|Agrarian Leader Zapata (1931)|
The Museum of Modern Art revisits its own 1931 single-artist retrospective with Diego Rivera: Murals for the Museum of Modern Art. The original show opened with five frescos that Diego executed on site specifically for the museum. Of these five initial frescos, four, such as Agrarian Leader Zapata, were based on small sections of frescos in Mexico that cemented Rivera’s international reputation as a renowned muralist. The fifth fresco, The Uprising, aesthetically bears resemblance to the group, but is not based on any part of Rivera’s previous murals. After the 1931 show opened, Rivera continued to develop three additional frescos, all original and based on New York City’s architecture and economic issues of class division and industrialization.
All of these frescos were executed on portable walls in an attempt to solve the problem of showing frescos to an audience wider than those who could see them on the buildings or structures upon which they were painted. Americans, most of whom would not otherwise have seen Diego's frescos, could get a glimpse of what his work looked like. Unfortunately, a small section of a mural is not the same as the entire thing. Rivera failed to convey his fresco’s beauty and meaning in these fractional recreations. Then, as now, his immense talent and ability were not perceived by those who based their assessments on these works and nothing more.
|Balcony of Cortez Palace in Cuernavaca, Mexico|
The strength of this show is in its didactic approach to Rivera’s techniques. MOMA takes good advantage of the materials available to them from recent conservation work on the series, such as x-rays of the wall supporting the Agrarian Leader Zappata fresco. The inclusion of information on fresco techniques, such as giornata, and two of Rivera’s large cartoons help connect the technical details to the frescos on display. Dickerman even includes a list of the pigments Rivera used (though neglects to elaborate on binders, which given the other technical details included feels like an oversight).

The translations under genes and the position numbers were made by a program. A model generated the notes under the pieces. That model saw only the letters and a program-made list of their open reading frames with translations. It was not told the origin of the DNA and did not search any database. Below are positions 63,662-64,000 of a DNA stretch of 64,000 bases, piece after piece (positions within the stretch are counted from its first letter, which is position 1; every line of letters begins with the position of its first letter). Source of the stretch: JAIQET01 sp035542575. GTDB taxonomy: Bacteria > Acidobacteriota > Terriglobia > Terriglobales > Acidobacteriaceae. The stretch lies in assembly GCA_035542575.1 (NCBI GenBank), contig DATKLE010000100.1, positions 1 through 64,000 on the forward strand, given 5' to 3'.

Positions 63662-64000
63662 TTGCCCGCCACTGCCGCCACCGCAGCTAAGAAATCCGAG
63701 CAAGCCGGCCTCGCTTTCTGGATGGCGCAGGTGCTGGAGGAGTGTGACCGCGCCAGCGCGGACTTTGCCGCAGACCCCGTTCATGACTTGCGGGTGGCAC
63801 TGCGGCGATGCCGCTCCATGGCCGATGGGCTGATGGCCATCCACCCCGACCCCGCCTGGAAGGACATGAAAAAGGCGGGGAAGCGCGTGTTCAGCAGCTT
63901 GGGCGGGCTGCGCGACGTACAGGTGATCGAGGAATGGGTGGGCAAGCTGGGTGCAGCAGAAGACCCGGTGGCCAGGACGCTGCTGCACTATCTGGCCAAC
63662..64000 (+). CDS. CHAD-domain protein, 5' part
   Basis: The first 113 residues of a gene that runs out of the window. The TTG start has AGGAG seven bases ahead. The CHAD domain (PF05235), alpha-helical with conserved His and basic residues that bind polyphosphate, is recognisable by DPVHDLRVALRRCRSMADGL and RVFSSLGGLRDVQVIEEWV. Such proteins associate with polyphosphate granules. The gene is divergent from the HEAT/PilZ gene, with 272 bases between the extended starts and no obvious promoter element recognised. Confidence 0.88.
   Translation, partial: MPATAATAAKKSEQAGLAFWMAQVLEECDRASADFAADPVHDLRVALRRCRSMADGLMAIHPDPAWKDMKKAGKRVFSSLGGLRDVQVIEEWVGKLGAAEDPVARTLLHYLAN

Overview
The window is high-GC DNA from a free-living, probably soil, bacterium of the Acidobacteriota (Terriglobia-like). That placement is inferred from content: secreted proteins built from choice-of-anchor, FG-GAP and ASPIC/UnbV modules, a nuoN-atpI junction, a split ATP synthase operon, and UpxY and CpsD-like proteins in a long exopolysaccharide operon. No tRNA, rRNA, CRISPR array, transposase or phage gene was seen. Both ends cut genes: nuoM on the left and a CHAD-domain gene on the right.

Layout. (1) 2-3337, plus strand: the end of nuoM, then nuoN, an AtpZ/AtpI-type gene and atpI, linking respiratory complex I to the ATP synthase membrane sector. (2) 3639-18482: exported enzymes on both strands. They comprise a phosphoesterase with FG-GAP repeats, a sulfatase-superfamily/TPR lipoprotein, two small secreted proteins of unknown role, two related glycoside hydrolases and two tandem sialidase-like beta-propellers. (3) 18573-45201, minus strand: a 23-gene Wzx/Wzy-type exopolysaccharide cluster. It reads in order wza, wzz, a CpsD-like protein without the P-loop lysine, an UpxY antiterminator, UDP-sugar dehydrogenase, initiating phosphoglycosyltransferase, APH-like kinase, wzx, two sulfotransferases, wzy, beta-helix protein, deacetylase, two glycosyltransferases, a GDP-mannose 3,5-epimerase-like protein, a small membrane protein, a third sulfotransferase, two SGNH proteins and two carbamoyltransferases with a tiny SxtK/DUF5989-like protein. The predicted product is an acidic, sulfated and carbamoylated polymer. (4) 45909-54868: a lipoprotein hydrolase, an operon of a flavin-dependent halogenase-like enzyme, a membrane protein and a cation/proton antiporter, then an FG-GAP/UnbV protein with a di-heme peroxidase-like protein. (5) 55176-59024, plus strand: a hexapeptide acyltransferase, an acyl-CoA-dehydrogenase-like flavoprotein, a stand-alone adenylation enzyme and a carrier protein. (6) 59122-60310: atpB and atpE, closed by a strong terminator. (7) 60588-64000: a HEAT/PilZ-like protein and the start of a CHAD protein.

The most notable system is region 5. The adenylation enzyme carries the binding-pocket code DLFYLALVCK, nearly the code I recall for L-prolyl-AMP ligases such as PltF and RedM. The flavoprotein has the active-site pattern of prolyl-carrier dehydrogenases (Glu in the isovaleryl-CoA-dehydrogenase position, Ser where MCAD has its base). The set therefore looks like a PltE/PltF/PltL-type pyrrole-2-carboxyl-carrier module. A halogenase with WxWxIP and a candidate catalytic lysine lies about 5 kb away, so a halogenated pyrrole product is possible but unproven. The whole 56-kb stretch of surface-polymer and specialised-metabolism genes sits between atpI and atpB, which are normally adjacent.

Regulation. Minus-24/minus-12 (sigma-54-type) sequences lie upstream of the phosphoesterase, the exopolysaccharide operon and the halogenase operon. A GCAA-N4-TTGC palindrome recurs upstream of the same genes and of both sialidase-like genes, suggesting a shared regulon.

|Rivera's mural at The National Palace in Mexico City|
Unfortunately, the rest of the show is full of even more missed opportunities and distractions. An example of the latter is the sketches from Rivera’s trip to Russia. Though Rivera met Alfred Barr while on this trip, there is no clear reason why the curator chose to include the sketches from Diego’s trip to Russia, other than to fill space on the wall. The sketches and information shown about the Rockefeller mural is an example of the former, an incredible opportunity not taken by the curator. The way this part of the exhibit is presented, Diego is portrayed as cluelessly spiteful of his American patron or petty in his oblique political statements. In reality Diego had a convoluted relationship with America- this played out dramatically around the Rockefeller mural project. He was rarely anti-America, but he was always anti-imperialism. Nor were his political interests a surprise to the Rockefellers or anyone at MOMA. He was simply such a famous, popular and important artist at the time that he was given commissions at MOMA and Rockefeller Center in spite of his well-known radical political positions.
Rivera’s unique blend of traditional European iconography with less familiar Mesoamerican iconography and stylistic references is charged and designed to signify his work’s broader meaning. The biggest loss from MOMA’s decontextualization of Rivera and the fresco’s in this show is that it dilutes meaning to such an extent that viewers are bored instead of challenged.